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Happier Than Ever

by Billie Eilish

In a sense this song’s harmonies are pretty simple, based overwhelmingly around two quite similar chord progressions: C-E-Am-Dm-G7 and C-E-Am-Fm. What gives it a lot more drama than you’d expect, though, is the way the E chord is major and the F chord is minor, whereas you’d expect E minor and F major chords within the prevailing C major key. In other words, both chords have had their third degrees chromatically altered to the opposite mode. (Furthermore, in the second progression this gives rise to a lovely Bond-esque G-G#-A-Ab line in the voice-leading as an added bonus!) Not that this happens every time, mind you – as I said, the harmony is based around those progressions, but individual iterations vary a little. For instance, the submediant chord at 2:30 is presented as an open fifth, so that the melody’s G gives it much more of an Em feel, whereas many of the minor F chords in the second half of the song are preceded by major versions in the first half of the bar, and the climactic F chord under “alone” at 4:03 has no hint of the minor mode at all.

It’s also quite cool how the vocal line uses the G#/Ab chromaticisms. If we see the first half of the song as a kind of AABBCA structure, then the vocal in the A sections (0:05-0:53 and 1:49-2:18) prominently features the E chord’s G#, but (seeing as this section has no Fm chord) not the Ab. The B sections, on the other hand (0:53-1:31) avoid the G# and feature the Ab instead. So, in sense, although the two notes are enharmonically the same pitch, they each give their section a distinctly different harmonic flavour. And then, for the second half of the song, the lead vocal avoids those chromatically altered notes completely, right up until the crucial G# on “own” at 3:58.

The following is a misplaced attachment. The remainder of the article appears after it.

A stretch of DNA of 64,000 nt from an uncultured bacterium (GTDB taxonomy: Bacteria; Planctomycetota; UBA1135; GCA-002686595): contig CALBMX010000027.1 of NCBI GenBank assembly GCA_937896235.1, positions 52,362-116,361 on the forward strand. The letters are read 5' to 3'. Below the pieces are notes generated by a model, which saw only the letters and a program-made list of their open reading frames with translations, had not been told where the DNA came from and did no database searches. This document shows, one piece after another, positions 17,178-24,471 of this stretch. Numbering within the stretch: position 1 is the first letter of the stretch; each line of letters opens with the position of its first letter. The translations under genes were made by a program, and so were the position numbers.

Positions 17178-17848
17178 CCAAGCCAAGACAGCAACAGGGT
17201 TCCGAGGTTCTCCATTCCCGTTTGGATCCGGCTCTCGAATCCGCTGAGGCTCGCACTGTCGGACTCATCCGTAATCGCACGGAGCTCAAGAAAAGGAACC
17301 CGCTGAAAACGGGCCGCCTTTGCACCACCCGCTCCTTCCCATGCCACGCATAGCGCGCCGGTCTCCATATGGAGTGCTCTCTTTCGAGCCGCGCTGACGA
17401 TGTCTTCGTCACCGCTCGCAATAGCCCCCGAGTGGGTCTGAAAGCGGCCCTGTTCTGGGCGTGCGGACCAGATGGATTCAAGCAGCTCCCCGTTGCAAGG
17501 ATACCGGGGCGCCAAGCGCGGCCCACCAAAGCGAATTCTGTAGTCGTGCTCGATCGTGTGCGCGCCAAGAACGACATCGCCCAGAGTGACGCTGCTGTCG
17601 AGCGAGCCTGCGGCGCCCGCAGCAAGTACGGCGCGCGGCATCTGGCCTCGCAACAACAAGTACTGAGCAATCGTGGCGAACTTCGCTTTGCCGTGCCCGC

Another fun little vocal-line moment appears just after that too: the series of parallel fifths between the two vocal parts at 4:06, with the lower line on D-C-B-D-C-B-A and the upper line homophonically above it on A-G-F-A-G-F-E. Not only are parallel fifths a bit odd-sounding to Western ears, but the third fifth ( F to B) is also a diminished interval, with the upper note clashing strongly against the underlying E chord – a pretty bold melodic move.

From a rhythmic perspective, it’s as well to point out that we don’t just get a tempo change between the first and second halves of the song – the nature of the time-signature changes subtly too. The first half has a slow 45bpm four/four feel, but with swung sixteenths, whereas the second half is a proper 6/8 compound metre with a dotted-quarter bpm of 54. What’s interesting about this, though, is that in both cases the smallest rhythmic subdivision is effectively a triplet, and it seems to me that it’s primarily the fact that those smallest subdivisions in the first half are faster (swung sixteenths) than those in the second half (eighths) that’s responsible for the different metric feel.

And, finally, it’s instructive to compare the vocal sound in the first half of this song with a more typical mainstream release (try Adele’s recent ‘Easy On Me’, for instance), because it’s surprisingly muffled-sounding. And where many artists these days deliberately dull the backing parts to bring the vocals upfront, it’s actually the opposite here, with the ukelele coming across brighter than the vocal, albeit much lower in level. So how come it sounds like a dull-sounding vocal, rather than just a dull-sounding mix overall? Well, I think it’s probably the background noise doing it, as this strongly pencils in the upper frequency extreme, making the dull vocal feel (quite rightly) like it’s an intentional artistic statement rather than just poor recording technique.

There will doubtless be some discussion amongst mastering engineers as to whether the extravagant distortion during the end section is artistically justified too, although I don’t think there’s much more to say about this than what mastering engineer Ian Shepherd said about ‘Xanny’ off her last album. Personally I have no problem with it at all, because it seems perfectly in keeping with the aggressive emotional message at that point in the track.